For I was hungry, and you gave me to eat; I was thirsty, and you gave me to drink; I was a stranger, and you took me in: Naked, and you covered me: sick, and you visited me: I was in prison, and you came to me.
— Matthew 25:35-36

Image: Saint Paul in Prison

Pier Giorgio Frassati’s Life of Grace

By guest writer Lauren Winter.

This morning I listened to the always enlightening Bishop Barron talk about Frassati. First of all, Bishop Barron is a national treasure and I 10 out of 10 recommend the Word on Fire Show. Secondly, let’s take a minute to talk about our boy, Frassati.

Frassati’s life is an example of how grace and faith can grow in the most surprising places. Frassati wasn’t raised in a faith-filled home like so many of the Saints. His father was a prominent Italian politician and his mother a well-known painter. His father was agnostic, and his mother was *vaguely* Catholic. Frassati wasn’t given a spiritual upbringing but found one for himself instead.

Even from a young age and without any humanly prompting he was captivated by the Eucharist and the liturgy. He would disappear for hours at a time and visit the chapels for Eucharistic adoration causing his parents to frantically search for him. (Now where have I heard that story before? *cough cough* finding at the temple *Cough cough*)

Similar to his surprising devotion to the faith, he also had a devotion to the poor. He gave all his money and all his time to the poor. He was truly a man of the poor. He was both their caretaker and their advocate. His love of the poor was so brilliant that when he died of polio at the age of 24 his funeral was a HUGE event. It wasn’t his prominent parents’ friends who overwhelmed the event, but the poor. His funeral was a massively-attended event because of the massive amount of people he attended to and cared for while he was living.

When we hear about mountain-climbing Frassati’s “Verso L’alto” we are reminded of his acceptance of grace and his determination to climb closer to Christ. Frassati was a man of action. First, he accepted grace into his life and then boldly ACTED. May he be an example to us all. To the heights!!! Blessed Pier Giorgio Frassati, pray for us.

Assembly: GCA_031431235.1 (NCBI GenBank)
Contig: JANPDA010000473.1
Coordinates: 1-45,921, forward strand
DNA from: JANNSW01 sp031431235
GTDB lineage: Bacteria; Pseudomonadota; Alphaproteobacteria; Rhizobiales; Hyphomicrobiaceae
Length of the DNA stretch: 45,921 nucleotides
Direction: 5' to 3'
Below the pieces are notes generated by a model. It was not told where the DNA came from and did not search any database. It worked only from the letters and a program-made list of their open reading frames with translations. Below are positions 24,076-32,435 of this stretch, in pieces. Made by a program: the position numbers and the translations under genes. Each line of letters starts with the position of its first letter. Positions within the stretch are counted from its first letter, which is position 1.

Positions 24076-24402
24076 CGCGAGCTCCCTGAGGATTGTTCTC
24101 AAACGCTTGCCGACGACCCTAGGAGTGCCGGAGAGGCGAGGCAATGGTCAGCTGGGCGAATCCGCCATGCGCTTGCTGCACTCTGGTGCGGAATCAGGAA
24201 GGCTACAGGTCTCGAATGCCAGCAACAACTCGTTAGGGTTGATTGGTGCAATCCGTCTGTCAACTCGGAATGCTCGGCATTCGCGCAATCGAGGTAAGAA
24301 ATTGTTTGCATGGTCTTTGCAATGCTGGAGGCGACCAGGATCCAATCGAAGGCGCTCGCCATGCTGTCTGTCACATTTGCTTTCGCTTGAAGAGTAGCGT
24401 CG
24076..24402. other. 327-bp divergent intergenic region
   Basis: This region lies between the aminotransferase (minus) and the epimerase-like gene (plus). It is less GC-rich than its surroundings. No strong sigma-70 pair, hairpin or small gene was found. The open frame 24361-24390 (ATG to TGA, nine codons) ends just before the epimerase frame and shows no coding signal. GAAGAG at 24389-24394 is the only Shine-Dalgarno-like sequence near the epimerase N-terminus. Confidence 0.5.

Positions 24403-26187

Originally posted on Instagram.

Lauren Winter is a mother of three and owner of the apparel brand Brick House in the City, designing inspirational clothing for Catholic women as her contribution to the New Evangelization.

Grief into Joy

Jesus said to his disciples:
“Amen, amen, I say to you, you will weep and mourn,
while the world rejoices;
you will grieve, but your grief will become joy.
When a woman is in labor, she is in anguish because her hour has arrived;
but when she has given birth to a child,
she no longer remembers the pain because of her joy
that a child has been born into the world.
So you also are now in anguish.
But I will see you again, and your hearts will rejoice,
and no one will take your joy away from you.
On that day you will not question me about anything.
Amen, amen, I say to you,
whatever you ask the Father in my name he will give you.”
—John 16:20–23

Often we have a tendency to assume—even, sometimes, when we know better—that if we follow Jesus perfectly, we will live a charmed life free of suffering. Thus, when we experience suffering that seems “undeserved,” we become frustrated with God and think that there’s no way we can handle what He’s asking of us.


But Jesus doesn’t negate the suffering of the Christian life. He acknowledges it fully, saying that if they persecuted Him they will surely persecute us. He tells us we will weep and mourn and grieve while the world rejoices. Yet our pain and suffering are not wasted in His plan of salvation. When we meet Jesus in Heaven, when we see the destination to which He has led us on such a long, winding journey, our hearts will rejoice. We will receive a lasting joy, greater than anything of this world.

We will experience suffering in this life, but through Christ, this suffering becomes a holy calling. We don’t need to put on a happy face and pretend everything is fine—no, this trial is a gift, meant to break and re-form our hearts, making them more like His own. We can embrace our suffering and lean in to it. And we don’t need to spiral into despair, either, for this trial is not the end. A greater joy awaits us, a joy that will eclipse any memory of pain.

piergiorgioOur patron, Blessed Pier Giorgio Frassati, was a joyful, exuberant young man who radiated hope. He loved to have a good time with his friends, sharing inside jokes and enjoying outdoor activities. But at the same time, he did not shy away from suffering. Although he easily could have stayed within the comfortable bubble of wealth provided by his family, he ventured into the poorest parts of his city, undeterred by the noise and smells, to seek those who needed company and support. He saw the beauty in each person he encountered and considered them friends. His passion for the Lord propelled him to serve, and even when he contracted a fatal disease through this service, he embraced this, too, as a gift. His love for Christ emboldened him to face every trial without fear.